Is Sin Always a Sin? The Interaction of Social Norms and Financial Performance on Market Participants’ Behavior

56 Pages Posted: 17 Aug 2010

See all articles by Yanju Liu

Yanju Liu

University of Toronto - Rotman School of Management

Hai Lu

University of Toronto - Rotman School of Management

Kevin J. Veenstra

McMaster University - DeGroote School of Business

Date Written: August 16, 2010

Abstract

Using time series consumption data of alcohol, tobacco, and gaming (“sin” products) to proxy for social norm acceptance,, we examine how social norms affect the decisions of investment professionals and managers of these “sin” companies. We find that institutional investors’ shareholdings and analyst coverage of “sin” companies are increasing in the degree of social acceptance and that, ceteris paribus, the amount of shareholdings/coverage is more pronounced for firms with higher future expected performance. We also show that managers’ opportunistic behavior, proxied by discretionary accruals and analyst meet-or-beat frequencies, is negatively related to the extent of social norm acceptance and that the degree of opportunism is more pronounced in the years with poor financial performance. Taken together, these results suggest that social norm levels play a key role in the decision making process and that financial performance has a powerful interaction effect, resulting in social norms being crossed when motive and opportunity exist.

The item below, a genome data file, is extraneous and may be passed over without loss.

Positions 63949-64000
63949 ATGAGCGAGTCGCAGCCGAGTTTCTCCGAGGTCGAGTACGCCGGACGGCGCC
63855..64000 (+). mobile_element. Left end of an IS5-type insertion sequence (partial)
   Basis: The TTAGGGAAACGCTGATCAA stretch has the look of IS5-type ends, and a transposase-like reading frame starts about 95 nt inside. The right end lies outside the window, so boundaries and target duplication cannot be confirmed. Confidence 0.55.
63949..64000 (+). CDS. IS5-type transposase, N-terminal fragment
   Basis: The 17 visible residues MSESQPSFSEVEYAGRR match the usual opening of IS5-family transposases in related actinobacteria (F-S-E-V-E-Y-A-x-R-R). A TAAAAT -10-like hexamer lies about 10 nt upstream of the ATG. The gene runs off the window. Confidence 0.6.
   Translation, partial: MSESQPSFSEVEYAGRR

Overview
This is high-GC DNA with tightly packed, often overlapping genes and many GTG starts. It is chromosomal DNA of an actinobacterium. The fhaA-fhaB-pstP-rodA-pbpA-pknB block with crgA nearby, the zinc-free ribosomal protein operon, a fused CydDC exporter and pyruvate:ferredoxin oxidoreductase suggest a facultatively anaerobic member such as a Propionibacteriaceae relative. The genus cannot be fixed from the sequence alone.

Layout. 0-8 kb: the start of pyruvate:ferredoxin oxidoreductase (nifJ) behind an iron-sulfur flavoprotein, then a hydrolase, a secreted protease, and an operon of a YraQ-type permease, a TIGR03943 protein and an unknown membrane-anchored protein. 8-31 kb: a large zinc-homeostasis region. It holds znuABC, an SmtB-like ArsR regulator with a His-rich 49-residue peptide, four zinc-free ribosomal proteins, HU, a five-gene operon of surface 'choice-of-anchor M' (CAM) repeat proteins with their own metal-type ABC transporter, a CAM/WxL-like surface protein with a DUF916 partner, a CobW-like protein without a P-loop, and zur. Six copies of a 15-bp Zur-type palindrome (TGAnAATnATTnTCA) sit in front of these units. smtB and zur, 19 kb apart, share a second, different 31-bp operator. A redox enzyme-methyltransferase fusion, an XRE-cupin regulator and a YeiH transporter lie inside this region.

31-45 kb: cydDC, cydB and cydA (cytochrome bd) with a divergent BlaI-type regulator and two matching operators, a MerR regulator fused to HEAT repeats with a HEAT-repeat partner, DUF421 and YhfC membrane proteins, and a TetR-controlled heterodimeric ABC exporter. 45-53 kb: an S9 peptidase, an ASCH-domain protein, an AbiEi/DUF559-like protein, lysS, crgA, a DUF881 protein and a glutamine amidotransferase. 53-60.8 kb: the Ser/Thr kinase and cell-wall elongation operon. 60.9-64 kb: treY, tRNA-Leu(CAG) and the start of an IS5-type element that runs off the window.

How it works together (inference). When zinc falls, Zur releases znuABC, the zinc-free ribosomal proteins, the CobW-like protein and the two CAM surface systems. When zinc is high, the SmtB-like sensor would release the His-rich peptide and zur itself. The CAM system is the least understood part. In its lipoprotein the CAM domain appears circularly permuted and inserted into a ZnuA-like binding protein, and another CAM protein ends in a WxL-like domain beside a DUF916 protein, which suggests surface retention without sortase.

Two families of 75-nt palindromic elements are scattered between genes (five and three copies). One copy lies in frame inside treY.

Keywords: Corporate social responsibility, social norms, sin stocks

JEL Classification: M41, D71, G11

Suggested Citation

Liu, Yanju and Lu, Hai and Veenstra, Kevin J., Is Sin Always a Sin? The Interaction of Social Norms and Financial Performance on Market Participants’ Behavior (August 16, 2010). AAA 2011 Management Accounting Section (MAS) Meeting Paper, Available at SSRN: https://ssrn.com/abstract=1659781 or http://dx.doi.org/10.2139/ssrn.1659781

Yanju Liu

University of Toronto - Rotman School of Management ( email )

105 St. George Street
Toronto, Ontario M5S 3E6 M5S1S4
Canada

Hai Lu (Contact Author)

University of Toronto - Rotman School of Management ( email )

105 St. George Street
Toronto, Ontario M5S 3E6 M5S1S4
Canada

Kevin J. Veenstra

McMaster University - DeGroote School of Business ( email )

1280 Main Street West
Hamilton, Ontario L8S 4M4
Canada

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